The following is a guest post from Jason Hodge, Vice President of Business Development for SecurLinx. SecurLinx specializes in networked biometric deployments and multi-modal biometric integration. You can read more about biometric technology on the SecurLinx blog which can be found at http://securlinx.blogspot.com/
Iris, Retina, Face, Fingerprint, Finger vein, Palm geometry, Palm vein, gait, ear, DNA, body odor, voice, typing rhythm, signature recognition. The range of human physical traits and behaviors offers fertile ground for scientists interested in quantifying them for use in identifying individuals.
Two main forces have influenced the selection of biometric identification modality from the near limitless choices: Convenience and Necessity.
Face and fingerprint have been by far the most convenient from both scientific and deployment perspectives.
Scientists need data to develop the algorithms that biometric systems use to identify individuals. For face and finger, data was never a problem. Bureaucracies have been collecting both for a century.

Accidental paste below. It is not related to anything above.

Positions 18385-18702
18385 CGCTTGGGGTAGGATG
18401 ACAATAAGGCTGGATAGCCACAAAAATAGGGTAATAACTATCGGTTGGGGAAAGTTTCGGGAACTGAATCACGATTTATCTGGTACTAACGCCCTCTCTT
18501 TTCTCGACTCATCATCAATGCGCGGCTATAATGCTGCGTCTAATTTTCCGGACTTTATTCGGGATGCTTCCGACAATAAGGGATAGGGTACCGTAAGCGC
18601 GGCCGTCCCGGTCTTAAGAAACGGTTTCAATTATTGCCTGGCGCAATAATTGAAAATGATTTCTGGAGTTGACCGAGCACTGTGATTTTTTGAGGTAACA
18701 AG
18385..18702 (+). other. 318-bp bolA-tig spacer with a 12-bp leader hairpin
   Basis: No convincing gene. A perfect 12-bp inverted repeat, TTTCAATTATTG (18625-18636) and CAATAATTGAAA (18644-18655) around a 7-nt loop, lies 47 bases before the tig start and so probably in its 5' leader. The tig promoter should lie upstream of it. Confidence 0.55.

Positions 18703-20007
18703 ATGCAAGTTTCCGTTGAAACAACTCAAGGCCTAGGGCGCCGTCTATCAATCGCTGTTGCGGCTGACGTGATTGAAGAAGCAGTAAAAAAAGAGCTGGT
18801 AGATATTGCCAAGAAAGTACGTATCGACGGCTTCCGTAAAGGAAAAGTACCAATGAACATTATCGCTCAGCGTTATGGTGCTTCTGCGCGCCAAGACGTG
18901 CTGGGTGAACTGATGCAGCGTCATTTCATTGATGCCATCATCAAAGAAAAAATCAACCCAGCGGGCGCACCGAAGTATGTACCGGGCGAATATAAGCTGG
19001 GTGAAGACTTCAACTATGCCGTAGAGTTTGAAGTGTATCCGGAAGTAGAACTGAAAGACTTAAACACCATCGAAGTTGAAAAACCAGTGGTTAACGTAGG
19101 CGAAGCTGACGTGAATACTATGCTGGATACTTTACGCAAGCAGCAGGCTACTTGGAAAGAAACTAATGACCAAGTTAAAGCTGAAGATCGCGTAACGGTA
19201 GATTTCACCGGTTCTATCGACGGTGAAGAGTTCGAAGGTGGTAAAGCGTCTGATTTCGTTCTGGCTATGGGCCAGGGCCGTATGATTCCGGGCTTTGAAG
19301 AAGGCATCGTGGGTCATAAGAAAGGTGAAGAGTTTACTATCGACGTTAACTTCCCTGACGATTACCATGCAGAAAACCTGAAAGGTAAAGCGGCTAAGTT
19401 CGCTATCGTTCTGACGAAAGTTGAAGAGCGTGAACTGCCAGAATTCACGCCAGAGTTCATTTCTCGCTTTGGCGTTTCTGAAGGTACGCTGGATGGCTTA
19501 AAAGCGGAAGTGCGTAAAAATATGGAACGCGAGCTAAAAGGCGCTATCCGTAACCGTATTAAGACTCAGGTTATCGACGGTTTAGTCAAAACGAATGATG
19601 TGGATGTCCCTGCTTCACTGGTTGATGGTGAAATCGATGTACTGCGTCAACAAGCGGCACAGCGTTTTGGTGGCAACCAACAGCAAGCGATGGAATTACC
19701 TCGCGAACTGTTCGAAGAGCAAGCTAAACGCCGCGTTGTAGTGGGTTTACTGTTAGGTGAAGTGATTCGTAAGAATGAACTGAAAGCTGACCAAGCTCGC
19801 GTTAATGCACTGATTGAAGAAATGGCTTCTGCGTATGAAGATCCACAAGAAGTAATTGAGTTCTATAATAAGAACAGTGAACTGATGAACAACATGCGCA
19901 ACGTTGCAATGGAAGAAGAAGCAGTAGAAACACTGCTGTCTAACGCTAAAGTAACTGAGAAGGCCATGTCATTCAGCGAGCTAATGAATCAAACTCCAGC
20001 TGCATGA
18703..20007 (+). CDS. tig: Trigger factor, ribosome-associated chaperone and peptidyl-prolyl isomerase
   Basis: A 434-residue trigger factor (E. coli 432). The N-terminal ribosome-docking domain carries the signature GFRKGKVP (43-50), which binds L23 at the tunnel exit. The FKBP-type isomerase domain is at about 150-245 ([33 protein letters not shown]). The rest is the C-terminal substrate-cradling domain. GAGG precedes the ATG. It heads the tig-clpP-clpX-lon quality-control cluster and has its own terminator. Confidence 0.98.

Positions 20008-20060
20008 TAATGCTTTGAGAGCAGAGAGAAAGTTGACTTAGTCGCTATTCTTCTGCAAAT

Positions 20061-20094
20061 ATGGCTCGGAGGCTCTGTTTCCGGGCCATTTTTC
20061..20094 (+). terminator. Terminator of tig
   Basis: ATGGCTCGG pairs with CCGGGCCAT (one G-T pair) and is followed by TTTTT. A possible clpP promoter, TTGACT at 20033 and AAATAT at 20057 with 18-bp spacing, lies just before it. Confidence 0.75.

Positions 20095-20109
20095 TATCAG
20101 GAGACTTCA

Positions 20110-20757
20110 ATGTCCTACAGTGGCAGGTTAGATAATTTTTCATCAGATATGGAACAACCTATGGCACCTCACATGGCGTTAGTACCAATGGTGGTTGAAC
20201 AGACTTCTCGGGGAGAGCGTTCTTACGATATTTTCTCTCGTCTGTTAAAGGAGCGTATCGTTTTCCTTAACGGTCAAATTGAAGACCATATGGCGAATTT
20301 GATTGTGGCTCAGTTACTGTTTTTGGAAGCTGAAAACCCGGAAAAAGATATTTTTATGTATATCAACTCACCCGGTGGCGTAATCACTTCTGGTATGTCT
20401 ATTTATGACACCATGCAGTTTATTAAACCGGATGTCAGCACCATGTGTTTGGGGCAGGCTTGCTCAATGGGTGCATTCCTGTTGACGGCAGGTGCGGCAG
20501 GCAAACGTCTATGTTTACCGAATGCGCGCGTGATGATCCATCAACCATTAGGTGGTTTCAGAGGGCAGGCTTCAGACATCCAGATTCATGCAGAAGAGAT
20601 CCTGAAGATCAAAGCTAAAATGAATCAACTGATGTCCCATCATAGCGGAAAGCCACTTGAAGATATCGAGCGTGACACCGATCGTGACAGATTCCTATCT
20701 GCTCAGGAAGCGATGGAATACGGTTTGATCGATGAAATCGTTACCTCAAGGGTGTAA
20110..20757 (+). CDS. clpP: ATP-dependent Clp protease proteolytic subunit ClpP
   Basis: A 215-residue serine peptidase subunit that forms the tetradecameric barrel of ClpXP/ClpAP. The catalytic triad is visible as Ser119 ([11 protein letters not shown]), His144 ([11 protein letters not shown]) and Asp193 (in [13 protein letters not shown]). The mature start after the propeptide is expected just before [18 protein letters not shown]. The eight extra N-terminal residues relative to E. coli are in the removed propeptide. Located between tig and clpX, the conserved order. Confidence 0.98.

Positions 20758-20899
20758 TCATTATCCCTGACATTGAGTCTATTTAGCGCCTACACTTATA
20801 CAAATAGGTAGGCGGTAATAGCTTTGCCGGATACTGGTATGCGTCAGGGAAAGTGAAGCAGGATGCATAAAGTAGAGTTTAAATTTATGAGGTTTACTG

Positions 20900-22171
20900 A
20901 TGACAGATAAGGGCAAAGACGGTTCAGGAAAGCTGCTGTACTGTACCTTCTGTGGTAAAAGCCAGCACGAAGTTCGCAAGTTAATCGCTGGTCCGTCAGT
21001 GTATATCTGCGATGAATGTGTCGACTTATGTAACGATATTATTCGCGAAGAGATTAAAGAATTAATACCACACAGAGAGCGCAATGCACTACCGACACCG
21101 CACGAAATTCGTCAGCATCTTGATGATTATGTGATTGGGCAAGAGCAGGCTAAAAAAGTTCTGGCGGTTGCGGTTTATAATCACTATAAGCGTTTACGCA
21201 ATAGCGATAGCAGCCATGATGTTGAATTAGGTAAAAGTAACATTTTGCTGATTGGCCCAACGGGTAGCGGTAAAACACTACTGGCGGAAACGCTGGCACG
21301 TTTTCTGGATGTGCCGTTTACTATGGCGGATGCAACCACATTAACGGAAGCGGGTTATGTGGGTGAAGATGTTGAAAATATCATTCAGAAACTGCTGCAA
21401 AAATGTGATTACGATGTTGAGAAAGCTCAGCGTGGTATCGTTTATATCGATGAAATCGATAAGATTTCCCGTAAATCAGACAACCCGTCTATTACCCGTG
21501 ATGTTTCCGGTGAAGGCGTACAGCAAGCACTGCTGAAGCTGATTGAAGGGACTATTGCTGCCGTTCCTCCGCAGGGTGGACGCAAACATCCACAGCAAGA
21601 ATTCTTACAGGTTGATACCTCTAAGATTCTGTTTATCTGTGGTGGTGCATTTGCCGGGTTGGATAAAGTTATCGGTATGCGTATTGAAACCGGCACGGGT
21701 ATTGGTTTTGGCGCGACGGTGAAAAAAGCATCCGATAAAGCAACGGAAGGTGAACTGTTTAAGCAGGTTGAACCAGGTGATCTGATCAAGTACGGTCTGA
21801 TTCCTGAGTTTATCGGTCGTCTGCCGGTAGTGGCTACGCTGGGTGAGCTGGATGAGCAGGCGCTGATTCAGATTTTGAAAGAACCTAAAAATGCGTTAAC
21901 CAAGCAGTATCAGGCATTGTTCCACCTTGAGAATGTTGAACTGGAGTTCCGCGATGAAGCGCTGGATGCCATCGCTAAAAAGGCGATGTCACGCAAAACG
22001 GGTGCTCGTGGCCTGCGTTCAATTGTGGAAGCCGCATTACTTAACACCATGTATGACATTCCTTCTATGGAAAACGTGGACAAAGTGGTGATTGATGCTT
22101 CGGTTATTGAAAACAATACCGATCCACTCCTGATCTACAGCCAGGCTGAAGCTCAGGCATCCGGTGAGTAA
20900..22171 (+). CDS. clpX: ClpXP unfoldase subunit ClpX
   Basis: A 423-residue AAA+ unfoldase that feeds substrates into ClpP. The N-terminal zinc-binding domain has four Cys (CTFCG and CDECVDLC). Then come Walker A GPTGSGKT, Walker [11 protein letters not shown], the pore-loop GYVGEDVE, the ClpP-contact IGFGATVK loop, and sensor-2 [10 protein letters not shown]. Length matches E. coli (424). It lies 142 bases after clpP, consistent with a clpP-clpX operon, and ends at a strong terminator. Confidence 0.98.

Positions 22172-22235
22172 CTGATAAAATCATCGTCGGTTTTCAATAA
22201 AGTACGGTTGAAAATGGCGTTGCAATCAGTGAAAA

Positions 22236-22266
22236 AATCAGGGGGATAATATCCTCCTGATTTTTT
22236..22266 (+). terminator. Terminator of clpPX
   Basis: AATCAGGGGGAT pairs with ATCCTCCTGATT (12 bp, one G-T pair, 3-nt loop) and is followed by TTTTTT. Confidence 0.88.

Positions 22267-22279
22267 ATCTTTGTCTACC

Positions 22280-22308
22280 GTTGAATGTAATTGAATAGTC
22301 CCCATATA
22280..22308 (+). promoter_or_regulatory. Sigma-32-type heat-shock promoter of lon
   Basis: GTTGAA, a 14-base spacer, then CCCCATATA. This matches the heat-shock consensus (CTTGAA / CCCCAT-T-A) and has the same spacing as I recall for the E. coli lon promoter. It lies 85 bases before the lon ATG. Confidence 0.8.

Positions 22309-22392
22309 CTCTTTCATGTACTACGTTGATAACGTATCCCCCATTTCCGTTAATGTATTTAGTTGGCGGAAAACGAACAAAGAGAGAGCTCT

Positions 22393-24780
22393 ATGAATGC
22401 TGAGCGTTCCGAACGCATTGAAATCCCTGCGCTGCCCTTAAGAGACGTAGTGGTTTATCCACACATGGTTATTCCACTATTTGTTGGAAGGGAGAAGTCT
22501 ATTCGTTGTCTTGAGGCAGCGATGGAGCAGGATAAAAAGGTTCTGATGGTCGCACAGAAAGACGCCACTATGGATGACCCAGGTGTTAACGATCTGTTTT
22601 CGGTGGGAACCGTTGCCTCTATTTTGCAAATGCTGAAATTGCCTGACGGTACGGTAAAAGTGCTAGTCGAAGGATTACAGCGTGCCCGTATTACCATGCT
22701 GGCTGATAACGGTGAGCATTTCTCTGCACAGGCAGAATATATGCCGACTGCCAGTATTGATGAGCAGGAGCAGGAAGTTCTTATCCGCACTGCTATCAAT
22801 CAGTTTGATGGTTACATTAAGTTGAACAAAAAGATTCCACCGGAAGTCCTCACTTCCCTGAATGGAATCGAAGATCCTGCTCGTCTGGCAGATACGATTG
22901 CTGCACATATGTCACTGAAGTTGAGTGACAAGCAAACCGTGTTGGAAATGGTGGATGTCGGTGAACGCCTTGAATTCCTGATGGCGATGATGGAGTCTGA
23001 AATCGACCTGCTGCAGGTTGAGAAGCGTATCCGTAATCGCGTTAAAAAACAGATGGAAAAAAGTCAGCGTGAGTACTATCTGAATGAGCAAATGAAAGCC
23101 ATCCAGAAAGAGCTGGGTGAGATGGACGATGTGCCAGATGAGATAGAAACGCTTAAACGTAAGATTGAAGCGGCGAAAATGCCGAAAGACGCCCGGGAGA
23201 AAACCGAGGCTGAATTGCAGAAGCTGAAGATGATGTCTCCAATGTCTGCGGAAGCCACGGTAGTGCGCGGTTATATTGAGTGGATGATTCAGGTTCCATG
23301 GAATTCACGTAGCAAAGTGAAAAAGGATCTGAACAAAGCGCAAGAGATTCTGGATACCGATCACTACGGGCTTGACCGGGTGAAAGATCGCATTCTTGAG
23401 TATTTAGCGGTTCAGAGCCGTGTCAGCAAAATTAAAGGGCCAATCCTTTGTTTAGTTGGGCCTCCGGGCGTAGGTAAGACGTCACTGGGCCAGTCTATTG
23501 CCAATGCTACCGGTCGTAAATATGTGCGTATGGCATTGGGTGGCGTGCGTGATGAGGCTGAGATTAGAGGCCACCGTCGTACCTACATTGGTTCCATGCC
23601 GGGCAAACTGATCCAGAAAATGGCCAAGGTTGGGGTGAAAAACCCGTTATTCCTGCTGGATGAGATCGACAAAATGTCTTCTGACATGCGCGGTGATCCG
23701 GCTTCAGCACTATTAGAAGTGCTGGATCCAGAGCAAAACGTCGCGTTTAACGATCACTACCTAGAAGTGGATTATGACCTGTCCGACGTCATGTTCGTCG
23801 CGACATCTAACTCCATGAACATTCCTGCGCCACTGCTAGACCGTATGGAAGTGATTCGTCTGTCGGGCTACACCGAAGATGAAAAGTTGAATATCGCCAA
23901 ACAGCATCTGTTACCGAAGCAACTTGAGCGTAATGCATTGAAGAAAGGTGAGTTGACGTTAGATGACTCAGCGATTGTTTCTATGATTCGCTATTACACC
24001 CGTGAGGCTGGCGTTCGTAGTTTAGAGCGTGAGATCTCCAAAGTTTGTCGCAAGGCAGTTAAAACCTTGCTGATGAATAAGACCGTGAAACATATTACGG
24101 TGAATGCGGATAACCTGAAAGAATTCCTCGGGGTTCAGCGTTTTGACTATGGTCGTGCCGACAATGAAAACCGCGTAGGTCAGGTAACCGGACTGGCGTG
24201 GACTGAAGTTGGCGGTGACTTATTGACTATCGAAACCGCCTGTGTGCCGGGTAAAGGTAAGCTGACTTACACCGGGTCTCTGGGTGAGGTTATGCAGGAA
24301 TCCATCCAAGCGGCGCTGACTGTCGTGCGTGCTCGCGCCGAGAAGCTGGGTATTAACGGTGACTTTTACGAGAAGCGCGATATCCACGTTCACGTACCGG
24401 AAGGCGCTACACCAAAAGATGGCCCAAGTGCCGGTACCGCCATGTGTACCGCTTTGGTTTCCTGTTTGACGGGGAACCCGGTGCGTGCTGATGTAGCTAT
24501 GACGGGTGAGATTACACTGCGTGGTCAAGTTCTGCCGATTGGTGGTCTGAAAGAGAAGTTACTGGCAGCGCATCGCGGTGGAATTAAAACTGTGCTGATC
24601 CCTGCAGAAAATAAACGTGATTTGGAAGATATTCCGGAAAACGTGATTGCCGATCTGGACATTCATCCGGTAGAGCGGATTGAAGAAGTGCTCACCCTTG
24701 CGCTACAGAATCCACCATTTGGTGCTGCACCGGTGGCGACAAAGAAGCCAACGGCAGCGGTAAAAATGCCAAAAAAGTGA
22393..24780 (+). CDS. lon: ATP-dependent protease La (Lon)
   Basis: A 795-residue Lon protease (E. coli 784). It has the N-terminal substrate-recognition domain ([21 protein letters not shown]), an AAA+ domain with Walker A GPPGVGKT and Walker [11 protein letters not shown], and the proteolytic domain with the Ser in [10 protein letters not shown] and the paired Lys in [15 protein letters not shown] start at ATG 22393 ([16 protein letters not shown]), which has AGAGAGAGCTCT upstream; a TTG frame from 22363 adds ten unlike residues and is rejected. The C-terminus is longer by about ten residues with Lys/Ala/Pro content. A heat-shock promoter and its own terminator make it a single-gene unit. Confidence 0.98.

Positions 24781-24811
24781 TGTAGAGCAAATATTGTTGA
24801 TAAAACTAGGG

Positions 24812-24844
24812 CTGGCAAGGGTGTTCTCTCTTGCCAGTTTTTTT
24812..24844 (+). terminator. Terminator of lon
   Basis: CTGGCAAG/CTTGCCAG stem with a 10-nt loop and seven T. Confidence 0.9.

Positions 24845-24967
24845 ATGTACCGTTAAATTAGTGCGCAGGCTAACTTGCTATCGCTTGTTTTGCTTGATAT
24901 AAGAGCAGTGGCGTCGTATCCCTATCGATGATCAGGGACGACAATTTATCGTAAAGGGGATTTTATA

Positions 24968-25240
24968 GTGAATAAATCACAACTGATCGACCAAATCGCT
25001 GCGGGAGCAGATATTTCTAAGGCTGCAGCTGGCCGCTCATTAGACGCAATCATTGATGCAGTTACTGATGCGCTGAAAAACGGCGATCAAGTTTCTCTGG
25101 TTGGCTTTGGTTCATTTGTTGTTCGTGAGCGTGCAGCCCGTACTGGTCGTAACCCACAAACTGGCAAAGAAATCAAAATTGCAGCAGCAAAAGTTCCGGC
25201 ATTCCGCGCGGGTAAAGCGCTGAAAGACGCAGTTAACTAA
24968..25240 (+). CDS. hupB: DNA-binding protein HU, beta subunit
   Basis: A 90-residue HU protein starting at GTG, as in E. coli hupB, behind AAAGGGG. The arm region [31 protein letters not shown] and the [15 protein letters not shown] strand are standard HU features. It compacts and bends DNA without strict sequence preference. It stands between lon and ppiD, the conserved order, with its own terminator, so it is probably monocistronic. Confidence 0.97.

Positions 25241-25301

In deployment, it’s easy and convenient for participating individuals to interact with the technology.
Necessity, playing its usual role, has driven the development of other biometric modalities. From a development perspective, given enough data, time and money, I suspect any definable aspect of the human anatomy could be used as a biometric identifier.
In instances where teeth are all that is known about an individual, they are used for high confidence identification.
As long as the telephone is with us as a ubiquitous communication tool, there will be significant demand for voice recognition no matter the challenges.
In order to displace finger/hand and face/eye biometrics in wide scale deployments, the newer biometric modalities will have to out-compete them on two levels, in the lab and in the market. But in order to thrive as high value-added tools in highly specialized deployments they just need to help solve a high value problem.
Any biometric modality can be useful, especially if it’s the only one available.
Jason can be reached at Mail: firstname.lastname@example.org Twitter: @SecurLinx URL: www.securlinx.com